Monthly Archives: February 2013

While Brazil has made effort to entice highly-skilled foreign workers to the country, it has a natural interest in keeping well-paid professional jobs for Brazilians.

IT consultant Leonardo Bittencourt

IT consultant Leonardo Bittencourt is part of a growing number of Brazilian workers who want to head abroad to gain experience, but then bring that experience back to Brazil.

And with the work visa process already overloaded, a new program to bring Brazilian nationals working abroad back home has gained momentum, according to a recent O Globo report.

Among the main target candidates are the many skilled Brazilian candidates currently are un- or underemployed in other countries, affected by the global economic crisis or other immigration issues.

However, many of these Brazilians are calling for improvements in wages, social services and tax rates before making the move.

It is estimated some three million Brazilians currently work abroad, although this is difficult to calculate and even harder to verify, as some work on an unofficial basis and have outstayed their visas.

A special cross-ministry commission is to be created this month to discuss with proposals. According to the President of the National Immigration Council (CNIg), Paulo Sérgio de Almeida, businesses will reap the benefits of contracting Brazilians, a far simpler process than hiring foreign nationals.

Graduates and other highly-skilled workers affected by the global crisis should be prime candidates for “repatriation,” particularly those from industries currently in such high demand in Brazil: infrastructure, logistics, oil and gas, and technology.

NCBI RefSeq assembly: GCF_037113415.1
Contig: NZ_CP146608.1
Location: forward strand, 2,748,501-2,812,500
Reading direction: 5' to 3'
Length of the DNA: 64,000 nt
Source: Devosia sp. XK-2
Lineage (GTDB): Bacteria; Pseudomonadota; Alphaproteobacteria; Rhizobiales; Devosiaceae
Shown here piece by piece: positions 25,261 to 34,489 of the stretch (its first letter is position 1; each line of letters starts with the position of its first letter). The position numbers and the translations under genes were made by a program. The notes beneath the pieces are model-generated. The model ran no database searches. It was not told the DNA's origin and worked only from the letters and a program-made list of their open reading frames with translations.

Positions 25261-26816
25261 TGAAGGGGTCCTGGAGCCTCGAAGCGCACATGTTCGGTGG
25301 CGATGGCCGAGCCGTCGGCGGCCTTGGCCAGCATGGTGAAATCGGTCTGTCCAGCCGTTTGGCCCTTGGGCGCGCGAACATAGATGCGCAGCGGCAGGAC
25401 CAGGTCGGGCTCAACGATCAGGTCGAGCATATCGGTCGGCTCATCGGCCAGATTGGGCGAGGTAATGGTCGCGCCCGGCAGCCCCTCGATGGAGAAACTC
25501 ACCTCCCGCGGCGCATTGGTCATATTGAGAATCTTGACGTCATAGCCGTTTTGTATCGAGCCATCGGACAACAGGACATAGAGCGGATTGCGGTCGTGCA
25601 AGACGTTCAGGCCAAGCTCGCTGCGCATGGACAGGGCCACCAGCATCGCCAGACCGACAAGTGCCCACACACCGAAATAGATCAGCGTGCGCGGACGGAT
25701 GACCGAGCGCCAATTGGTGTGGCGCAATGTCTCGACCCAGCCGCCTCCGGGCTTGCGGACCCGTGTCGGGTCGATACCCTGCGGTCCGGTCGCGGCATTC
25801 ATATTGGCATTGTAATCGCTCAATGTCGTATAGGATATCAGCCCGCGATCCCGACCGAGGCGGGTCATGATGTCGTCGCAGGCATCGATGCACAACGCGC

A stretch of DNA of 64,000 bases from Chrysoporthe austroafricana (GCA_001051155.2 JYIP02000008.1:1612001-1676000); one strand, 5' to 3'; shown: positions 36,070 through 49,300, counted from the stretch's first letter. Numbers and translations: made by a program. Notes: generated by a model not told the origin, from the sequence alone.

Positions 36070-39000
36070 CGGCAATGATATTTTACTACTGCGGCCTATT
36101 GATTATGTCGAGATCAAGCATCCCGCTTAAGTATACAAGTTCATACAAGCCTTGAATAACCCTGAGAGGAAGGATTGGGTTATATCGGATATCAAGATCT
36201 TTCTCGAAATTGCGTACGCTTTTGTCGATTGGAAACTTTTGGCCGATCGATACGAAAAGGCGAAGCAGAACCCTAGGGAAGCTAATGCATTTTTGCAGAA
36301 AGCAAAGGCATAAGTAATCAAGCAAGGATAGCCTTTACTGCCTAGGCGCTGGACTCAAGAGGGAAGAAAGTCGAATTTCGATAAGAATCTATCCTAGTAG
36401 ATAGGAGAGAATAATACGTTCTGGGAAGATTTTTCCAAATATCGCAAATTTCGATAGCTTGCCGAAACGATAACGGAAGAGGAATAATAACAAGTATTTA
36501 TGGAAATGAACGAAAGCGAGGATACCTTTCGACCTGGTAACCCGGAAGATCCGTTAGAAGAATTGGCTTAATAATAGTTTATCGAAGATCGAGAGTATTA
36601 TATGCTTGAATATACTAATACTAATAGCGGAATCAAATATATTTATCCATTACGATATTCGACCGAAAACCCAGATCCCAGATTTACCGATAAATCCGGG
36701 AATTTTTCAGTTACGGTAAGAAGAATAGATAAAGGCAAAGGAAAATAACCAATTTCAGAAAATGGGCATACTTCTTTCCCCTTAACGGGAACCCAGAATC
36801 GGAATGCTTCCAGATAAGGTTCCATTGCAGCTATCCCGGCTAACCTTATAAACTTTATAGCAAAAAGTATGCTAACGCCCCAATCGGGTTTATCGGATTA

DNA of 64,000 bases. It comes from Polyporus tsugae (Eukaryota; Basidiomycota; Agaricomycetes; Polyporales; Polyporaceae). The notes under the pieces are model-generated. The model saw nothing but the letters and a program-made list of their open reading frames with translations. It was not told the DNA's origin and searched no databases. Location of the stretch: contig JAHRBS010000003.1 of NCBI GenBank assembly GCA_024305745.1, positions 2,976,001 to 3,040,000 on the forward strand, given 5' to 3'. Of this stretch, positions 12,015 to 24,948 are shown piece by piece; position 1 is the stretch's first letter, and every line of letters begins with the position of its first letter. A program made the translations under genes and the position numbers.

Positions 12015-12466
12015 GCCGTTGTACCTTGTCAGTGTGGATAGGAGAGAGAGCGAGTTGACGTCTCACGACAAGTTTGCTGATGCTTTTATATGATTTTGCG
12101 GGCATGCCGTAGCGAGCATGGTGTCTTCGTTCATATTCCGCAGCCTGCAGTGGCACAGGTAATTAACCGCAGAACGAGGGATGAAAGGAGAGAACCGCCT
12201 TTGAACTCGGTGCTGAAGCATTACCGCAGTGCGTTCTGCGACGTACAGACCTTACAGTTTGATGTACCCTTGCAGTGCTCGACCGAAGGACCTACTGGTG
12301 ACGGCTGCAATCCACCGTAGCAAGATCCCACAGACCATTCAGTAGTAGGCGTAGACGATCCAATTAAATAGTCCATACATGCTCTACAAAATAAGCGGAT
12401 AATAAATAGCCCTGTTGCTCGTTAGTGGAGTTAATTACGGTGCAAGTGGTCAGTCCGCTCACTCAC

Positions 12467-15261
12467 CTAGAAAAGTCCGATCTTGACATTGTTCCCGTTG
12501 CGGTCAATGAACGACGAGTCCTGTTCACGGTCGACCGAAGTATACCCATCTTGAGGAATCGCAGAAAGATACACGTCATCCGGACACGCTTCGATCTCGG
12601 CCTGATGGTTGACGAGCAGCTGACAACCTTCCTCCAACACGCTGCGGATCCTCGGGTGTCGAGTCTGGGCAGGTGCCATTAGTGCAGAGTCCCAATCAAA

The lack of skilled labour in Brazil is recognized as one of the contributing factors to the so-called “Brazil cost,” which discourages greater investment in the country from overseas. Its repercussions have been felt with the array of multi-billion-dollar infrastructure projects planned and underway in Brazil in the run-up to the World Cup and Olympics.

Read the full article on The Rio Times website.

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Angra III Nuclear Reactor under construction, photo by MinPlanPAC/FCCL.

Brazil’s third nuclear reactor, Angra III, is under construction in Rio state and should come online by mid-2016, photo by MinPlanPAC/FCCL.

The Brazilian government has restarted discussions about the installation of new nuclear reactors in the country to help relieve the nation’s strained energy supplies.

Brazil is also examining the idea of allowing private companies to help finance the new plans, as has happened with other public infrastructure contracts.

The 2007 National Energy Plan had suggested the building of four new nuclear plants, but these plans were shelved following the disaster at Japan’s Fukushima nuclear plants in 2011.

The government now appears to be convinced that the currently energy mix, heavily reliant on hydroelectric plants, will not satisfy growing national power demand.

“There is an understanding that a private initiative could take part in some stages of the Brazilian Nuclear Program. Nuclear energy is an alternative that has to be considered,” a source at the Energy Ministry told O Globo newspaper.

Private-investor work in the nuclear sector would, however, require a change in the constitution as nuclear fuel exploration, production and exportation are all controlled by state-owned Eletronuclear, a subsidiary of Eletrobrás.

Brazil currently has two working nuclear reactors, Angra I and II, in the country’s only nuclear power plant in Angra dos Reis, Rio de Janeiro state, which together account for just 3% of Brazil’s energy mix. Construction of a third reactor, Angra III, which should more than double the site’s output, should be completed by mid-2016, and it also been reported that four more reactors could come online in the 2020s.

Over 80% of Brazil’s power comes from hydroelectric power stations, 8.5% from gas, coal and oil, 4% from biomass sources, and just 3% from nuclear.

Read the full article on The Rio Times website.